The chart below shows how the International Phonetic Alphabet (IPA) represents Norwegian pronunciations in Wikipedia articles. The accent that has been used here as a model is Standard Eastern Norwegian, which is not an official standard of the Norwegian language because of the the Norwegian language conflict, but it is the accent usually taught to foreigners. See also Norwegian phonology for more details about pronunciation.
||Nearest English equivalent
||Similar to huge
||North American order
||North American twirl
||North American turner
||A tapped or trilled "r".
||North American cartel
|Stress and tone
|Tone 1 / acute accent:
• Low tone in Oslo: [ˈrɑ̀ːnɑ]
• Falling tone in western Norway: [ˈrɑ̂ːnɑ]
|Tone 2 / grave accent:
• Falling-rising tone in Oslo: [ˈrɑ̂ːˈnɑ̌]
• Rising-falling tone in western Norway: [ˈrɑ̌ːˈnɑ̂]
- ↑ 1.0 1.1 1.2 1.3 1.4 1.5 In many of the dialects that have an apical rhotic consonant, a recursive Sandhi process of retroflexion occurs wherein clusters of /r/ and dental consonants /rd/, /rl/, /rn/, /rs/, /rt/ produce retroflex consonant realizations: [ɖ], [ɭ], [ɳ], [ʂ], [ʈ]. In dialects with a guttural R, such as Southern and Western Norwegian dialects, these are [ʁd], [ʁl], [ʁn], [ʁs], [ʁt].
- ↑ /r/ varies considerably in different dialects, being alveolar in some dialects and uvular in others.
- ↑ 3.0 3.1 3.2 3.3 Before /r/, the quality of non-high front vowels is changed: /eː/ and /ɛ/ lower to [æː] and [æ].
- ↑ 4.00 4.01 4.02 4.03 4.04 4.05 4.06 4.07 4.08 4.09 4.10 4.11 4.12 4.13 [ɔ, oː, œ, øː, ʏ, yː, ɔʏ, œʏ] are protruded vowels, whereas [ʉ, ʉː, ʊ, uː] (including the [ʉ] element in [æʉ] and [ʉɪ]) are compressed; see roundedness for details.
- ↑ 5.0 5.1 The distinction between compressed [ʉ] and protruded [ʏ] is particularly difficult to hear for non-native speakers:
- Compressed [ʉ] sounds very close to German compressed [ʏ] (as in müssen [ˈmʏsn̩]).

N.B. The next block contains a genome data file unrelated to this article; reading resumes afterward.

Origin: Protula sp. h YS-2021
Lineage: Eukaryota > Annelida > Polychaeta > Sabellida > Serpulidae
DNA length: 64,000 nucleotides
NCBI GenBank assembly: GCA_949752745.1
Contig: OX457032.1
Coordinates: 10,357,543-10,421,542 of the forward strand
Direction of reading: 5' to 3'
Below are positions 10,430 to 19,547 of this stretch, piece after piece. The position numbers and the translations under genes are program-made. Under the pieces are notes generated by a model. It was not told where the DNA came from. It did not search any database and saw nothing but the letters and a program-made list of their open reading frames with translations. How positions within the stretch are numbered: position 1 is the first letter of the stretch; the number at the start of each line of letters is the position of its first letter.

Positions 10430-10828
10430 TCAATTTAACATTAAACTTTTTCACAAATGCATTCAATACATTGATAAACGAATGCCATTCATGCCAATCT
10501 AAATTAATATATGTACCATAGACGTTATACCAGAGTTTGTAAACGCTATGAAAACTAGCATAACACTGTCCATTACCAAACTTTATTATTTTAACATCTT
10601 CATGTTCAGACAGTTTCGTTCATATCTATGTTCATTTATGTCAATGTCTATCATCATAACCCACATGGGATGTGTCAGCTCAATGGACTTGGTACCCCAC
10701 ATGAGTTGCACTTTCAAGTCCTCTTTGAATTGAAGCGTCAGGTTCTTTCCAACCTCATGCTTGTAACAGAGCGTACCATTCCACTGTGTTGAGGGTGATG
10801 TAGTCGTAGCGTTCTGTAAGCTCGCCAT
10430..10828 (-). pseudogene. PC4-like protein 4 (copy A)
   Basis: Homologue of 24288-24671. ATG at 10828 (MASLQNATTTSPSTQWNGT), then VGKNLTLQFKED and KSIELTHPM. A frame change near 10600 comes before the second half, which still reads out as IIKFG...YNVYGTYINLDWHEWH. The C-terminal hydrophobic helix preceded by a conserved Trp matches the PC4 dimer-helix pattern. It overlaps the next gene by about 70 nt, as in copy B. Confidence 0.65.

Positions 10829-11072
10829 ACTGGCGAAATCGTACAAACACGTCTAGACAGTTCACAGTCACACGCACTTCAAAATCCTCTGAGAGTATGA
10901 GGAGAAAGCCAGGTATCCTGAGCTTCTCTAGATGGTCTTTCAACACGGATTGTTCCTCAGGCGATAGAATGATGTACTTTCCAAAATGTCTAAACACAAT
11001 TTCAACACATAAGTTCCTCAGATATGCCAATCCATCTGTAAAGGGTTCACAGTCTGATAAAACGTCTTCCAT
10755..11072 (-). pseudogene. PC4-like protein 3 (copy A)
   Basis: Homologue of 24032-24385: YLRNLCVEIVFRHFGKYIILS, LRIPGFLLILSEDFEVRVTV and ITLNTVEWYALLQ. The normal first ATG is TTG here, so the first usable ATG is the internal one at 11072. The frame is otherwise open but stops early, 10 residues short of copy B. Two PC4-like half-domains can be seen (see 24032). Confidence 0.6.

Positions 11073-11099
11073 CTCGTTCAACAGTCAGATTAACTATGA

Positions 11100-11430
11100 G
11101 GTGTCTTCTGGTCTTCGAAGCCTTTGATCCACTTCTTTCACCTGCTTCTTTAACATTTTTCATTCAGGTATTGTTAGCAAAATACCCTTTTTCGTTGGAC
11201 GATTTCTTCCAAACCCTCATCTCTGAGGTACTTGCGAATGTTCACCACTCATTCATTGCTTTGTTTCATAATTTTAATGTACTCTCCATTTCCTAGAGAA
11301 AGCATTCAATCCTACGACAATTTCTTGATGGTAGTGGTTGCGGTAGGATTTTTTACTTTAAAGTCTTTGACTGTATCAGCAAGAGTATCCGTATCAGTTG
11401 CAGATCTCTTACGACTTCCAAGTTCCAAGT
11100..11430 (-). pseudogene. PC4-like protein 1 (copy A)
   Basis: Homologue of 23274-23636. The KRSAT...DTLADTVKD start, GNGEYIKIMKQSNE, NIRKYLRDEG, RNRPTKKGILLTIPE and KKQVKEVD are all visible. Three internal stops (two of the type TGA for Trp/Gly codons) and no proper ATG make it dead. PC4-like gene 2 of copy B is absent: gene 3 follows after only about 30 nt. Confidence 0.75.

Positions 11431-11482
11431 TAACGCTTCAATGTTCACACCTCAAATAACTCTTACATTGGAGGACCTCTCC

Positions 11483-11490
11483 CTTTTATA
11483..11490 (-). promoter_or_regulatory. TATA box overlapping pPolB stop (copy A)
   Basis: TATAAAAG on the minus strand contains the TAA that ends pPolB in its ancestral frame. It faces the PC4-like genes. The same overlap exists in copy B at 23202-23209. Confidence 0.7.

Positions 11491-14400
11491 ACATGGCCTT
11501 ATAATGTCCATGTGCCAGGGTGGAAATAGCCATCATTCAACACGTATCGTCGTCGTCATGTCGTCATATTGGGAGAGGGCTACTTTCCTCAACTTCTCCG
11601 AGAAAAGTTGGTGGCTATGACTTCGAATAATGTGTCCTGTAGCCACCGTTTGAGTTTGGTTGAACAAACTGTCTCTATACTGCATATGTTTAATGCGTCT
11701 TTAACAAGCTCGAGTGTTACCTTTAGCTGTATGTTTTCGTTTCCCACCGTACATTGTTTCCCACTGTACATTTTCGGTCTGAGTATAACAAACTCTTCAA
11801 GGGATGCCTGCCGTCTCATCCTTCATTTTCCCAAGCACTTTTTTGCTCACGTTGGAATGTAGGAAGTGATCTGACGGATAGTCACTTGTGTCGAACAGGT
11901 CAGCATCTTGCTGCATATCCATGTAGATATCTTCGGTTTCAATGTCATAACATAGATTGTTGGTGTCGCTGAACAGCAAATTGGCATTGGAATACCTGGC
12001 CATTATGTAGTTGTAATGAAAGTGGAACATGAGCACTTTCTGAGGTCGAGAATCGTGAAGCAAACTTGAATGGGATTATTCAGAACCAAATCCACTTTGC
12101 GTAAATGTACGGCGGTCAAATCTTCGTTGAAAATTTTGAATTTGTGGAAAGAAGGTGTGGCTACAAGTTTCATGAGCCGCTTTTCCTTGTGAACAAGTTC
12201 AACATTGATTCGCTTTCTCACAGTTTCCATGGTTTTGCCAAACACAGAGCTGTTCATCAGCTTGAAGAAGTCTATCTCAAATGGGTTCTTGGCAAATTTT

- Protruded [ʏ] sounds more similar to English unrounded [ɪ] (as in hit) than to German compressed [ʏ], and is very close to Swedish protruded [ʏ] (as in syll [sʏlː]).
- ↑ 6.0 6.1 The distinction between compressed [ʉː] and protruded [yː] is particularly difficult to hear for non-native speakers:
- Compressed [ʉː] sounds very close to German compressed [yː] (as in üben [ˈyːbn̩]).
- Protruded [yː] sounds more similar to English unrounded [iː] (as in leave) than to German compressed [yː], and is very close to Swedish protruded [yː] (as in syl [syːl]).
- ↑ 7.0 7.1 7.2 /ɑɪ, ɛɪ, ɔʏ/ appear only in loanwords. /ɛɪ/ is used only by some younger speakers, who contrast it with /æɪ/; speakers who do not have /ɛɪ/ in their diphthong inventory replace it with /æɪ/ (Kristoffersen (2000:19)).
- ↑ /ʉɪ/ appears only in the word hui (Kristoffersen (2000:19)).
- Kristoffersen, Gjert (2000), The Phonology of Norwegian, Oxford University Press, ISBN 978-0-19-823765-5<templatestyles src="Module:Citation/CS1/styles.css"></templatestyles>
- Ladefoged, Peter; Maddieson, Ian (1996). The Sounds of the World's Languages. Oxford: Blackwell. ISBN 0-631-19814-8.<templatestyles src="Module:Citation/CS1/styles.css"></templatestyles>
- Skaug, Ingebjørg (2003) [First published 1996], Norsk språklydlære med øvelser (3rd ed.), Oslo: Cappelen Akademisk Forlag AS, ISBN 82-456-0178-0<templatestyles src="Module:Citation/CS1/styles.css"></templatestyles>
- Strandskogen, Åse-Berit (1979), Norsk fonetikk for utlendinger, Oslo: Gyldendal, ISBN 82-05-10107-8<templatestyles src="Module:Citation/CS1/styles.css"></templatestyles>
- Vanvik, Arne (1979), Norsk fonetikk, Oslo: Universitetet i Oslo, ISBN 82-990584-0-6<templatestyles src="Module:Citation/CS1/styles.css"></templatestyles>